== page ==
How Neodymium Magnets Are Made and Their Applications
Originally manufactured by General Motors and Sumitomo Special Metals, neodymium magnets are the strongest rare-earth products available today. A neodymium permanent magnet is popular because of its great strength, efficiency, and multiple usages. Also called the neo magnet, NdFeB or NIB magnet, the neodymium magnet features a clever blend of an alloy of iron, boron, and neodymium. Since its inception in 1982, its commercial applications have incredibly escalated.
1. The Manufacturing Process
There are two methods used to create these valuable products. One method is called sintered magnetic process (classical powder metallurgy). The sintered process generates sintered Nd-magnetic products. Raw materials are first thrown in a hot furnace so they can melt. Then they are thrown into a mold and left alone to cool off. When cooled down, they become ingots that are then crushed to form small particles. These particles are then taken through the liquid phase sintering process where they are aligned into dense blocks. These blocks are then treated with heat, shaped, treated on the surface and magnetized. Method two entails the bonded magnet process (also called rapid solidification). Bonded Nd-magnets are made via a chemical process like the one described above. In this case, though, a NdFeB alloy ribbon is melted and crashed into powder. The powder is blended with a given polymer prior to being molded into bonded neodymium magnets with either the injection or compression method.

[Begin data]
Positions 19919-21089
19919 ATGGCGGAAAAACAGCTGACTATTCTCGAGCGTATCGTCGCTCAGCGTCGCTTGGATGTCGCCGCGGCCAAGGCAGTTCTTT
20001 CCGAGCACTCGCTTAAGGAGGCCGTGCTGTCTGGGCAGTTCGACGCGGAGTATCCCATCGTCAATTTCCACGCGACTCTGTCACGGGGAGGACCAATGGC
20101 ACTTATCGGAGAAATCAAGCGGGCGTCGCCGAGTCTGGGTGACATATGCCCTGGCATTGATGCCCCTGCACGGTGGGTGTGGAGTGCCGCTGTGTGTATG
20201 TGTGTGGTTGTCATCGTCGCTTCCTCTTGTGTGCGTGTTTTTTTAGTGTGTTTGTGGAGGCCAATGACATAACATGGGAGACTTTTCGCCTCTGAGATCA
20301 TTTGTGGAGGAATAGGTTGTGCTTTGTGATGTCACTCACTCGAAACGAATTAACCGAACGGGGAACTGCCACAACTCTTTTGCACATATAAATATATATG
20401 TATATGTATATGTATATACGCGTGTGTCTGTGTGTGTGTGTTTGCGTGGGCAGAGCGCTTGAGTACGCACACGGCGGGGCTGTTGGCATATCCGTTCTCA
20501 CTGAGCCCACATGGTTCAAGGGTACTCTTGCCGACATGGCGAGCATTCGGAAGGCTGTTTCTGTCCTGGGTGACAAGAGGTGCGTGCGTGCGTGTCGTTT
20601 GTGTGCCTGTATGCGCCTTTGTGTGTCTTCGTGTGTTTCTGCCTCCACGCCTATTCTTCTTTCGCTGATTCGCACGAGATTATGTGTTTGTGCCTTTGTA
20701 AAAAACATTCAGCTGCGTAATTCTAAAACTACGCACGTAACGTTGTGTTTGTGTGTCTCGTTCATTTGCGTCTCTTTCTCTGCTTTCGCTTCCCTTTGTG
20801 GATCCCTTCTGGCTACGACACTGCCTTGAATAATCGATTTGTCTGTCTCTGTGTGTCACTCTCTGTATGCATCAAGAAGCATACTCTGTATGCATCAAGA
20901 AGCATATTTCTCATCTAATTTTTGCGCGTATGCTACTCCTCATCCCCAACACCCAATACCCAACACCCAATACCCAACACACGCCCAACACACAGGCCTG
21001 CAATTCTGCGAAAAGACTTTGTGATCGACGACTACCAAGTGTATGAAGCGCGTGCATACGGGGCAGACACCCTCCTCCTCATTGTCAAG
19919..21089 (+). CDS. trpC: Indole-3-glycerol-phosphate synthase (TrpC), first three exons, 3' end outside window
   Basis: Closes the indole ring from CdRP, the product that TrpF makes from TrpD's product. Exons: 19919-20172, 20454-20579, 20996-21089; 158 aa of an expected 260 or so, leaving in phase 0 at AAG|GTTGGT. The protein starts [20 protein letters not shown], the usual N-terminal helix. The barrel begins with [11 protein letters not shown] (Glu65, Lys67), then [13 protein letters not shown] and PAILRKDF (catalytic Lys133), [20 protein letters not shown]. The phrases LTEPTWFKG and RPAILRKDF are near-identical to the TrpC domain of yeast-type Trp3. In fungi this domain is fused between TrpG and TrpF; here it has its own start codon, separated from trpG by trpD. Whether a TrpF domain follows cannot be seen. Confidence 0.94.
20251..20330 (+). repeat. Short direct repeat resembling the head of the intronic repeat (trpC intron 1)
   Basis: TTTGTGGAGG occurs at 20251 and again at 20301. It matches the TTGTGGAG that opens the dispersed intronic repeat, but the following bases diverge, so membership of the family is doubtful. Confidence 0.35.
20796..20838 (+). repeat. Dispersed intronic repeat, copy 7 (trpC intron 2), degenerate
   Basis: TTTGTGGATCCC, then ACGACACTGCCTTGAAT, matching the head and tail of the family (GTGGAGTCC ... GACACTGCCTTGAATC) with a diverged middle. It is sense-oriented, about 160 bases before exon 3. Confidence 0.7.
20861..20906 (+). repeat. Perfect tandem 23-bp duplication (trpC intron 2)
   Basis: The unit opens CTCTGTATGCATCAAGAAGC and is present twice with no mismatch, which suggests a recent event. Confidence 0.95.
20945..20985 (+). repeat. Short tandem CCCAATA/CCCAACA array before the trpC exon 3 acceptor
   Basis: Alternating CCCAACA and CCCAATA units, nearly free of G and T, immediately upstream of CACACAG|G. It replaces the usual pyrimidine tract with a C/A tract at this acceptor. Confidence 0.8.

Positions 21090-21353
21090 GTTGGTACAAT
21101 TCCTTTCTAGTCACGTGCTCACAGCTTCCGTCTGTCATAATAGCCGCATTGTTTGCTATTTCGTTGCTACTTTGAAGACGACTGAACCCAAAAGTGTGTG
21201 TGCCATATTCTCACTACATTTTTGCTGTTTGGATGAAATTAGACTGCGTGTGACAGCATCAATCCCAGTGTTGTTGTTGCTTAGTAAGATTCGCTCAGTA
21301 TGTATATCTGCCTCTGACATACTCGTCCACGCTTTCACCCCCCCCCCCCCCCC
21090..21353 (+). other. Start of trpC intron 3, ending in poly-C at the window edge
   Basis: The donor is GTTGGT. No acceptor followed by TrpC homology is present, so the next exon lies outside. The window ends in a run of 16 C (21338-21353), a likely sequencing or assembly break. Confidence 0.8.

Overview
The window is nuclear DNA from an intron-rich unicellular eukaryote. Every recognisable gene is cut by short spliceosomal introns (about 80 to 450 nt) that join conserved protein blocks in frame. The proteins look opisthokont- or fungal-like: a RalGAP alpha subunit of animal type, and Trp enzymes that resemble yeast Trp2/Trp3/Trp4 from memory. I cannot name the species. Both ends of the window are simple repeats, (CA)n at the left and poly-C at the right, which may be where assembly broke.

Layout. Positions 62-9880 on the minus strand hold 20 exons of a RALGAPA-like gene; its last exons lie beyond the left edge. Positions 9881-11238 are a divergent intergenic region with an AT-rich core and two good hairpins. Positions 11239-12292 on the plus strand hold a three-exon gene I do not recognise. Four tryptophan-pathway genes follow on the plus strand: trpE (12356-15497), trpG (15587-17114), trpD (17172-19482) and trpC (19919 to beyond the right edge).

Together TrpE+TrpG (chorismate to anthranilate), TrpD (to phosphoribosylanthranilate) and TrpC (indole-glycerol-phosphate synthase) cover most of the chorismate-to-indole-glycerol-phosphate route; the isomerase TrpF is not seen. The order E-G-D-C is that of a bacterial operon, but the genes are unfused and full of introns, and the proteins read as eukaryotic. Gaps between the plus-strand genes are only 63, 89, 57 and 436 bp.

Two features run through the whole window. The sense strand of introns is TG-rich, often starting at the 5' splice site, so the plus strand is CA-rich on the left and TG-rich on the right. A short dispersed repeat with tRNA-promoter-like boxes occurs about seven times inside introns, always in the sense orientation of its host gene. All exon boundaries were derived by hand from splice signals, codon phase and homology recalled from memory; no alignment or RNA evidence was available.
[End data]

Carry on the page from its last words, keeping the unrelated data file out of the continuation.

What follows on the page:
2. Where They Are Applied
As aforementioned the neo magnets are more powerful than any other magnetic product available today. They are stronger than either ferrite magnets or alnico magnets. They are needed in modern technology areas that require strong and permanent magnetic force. Some of the key areas of application include the manufacture of the following mechanical items.
• Music entertainment gear like headphones and loudspeakers
• Computer hard disks parts such as head actuators
• Electric motors like lifting and compressor, spindle and stepper and cordless gadgets.
• MRI or Magnetic Resonance Imaging scanners used to detect structural anomalies of the body.
• Wind turbine electric generators
• Guitar pickups that use magnetic force
• Magnetic building sets for children
• Jewelry Clasps
Note that neodymium magnets have many other uses not mentioned above.
3. The measure of Magnetic Properties
Being a permanent magnet, neodymium magnetic properties against those of other magnets are measured in four ways. First is the measure of the strength of its magnetic field (remanence). Second is the measure of its ability to resist demagnetization (coercivity). Neo products are known to have very high remanence and coercivity. Thirdly the temperature that would cause neodymium to lose its magnetism (the Curie temperature or Tc) will be considered. It is known to have lower Tc than other magnets. The density of its magnetic energy (energy product) is the last measure used to compare all permanent magnetic items. Neo products have higher energy than their counterparts.
4. Purchasing Tips
When choosing neodymium magnets, you should first consider their grades. They are graded based on the density of their magnetic energy. A higher value magnetic flux output per unit volume would indicate a stronger magnet. It is usually between the range of N35 and N52. Note that letter N shows the Curie temperature. Another buying tip concerns the coating. Products are often coated to reduce exposure to corrosion. Many items are coated with nickel, copper or gold. There are some NIB products that feature polymer coating.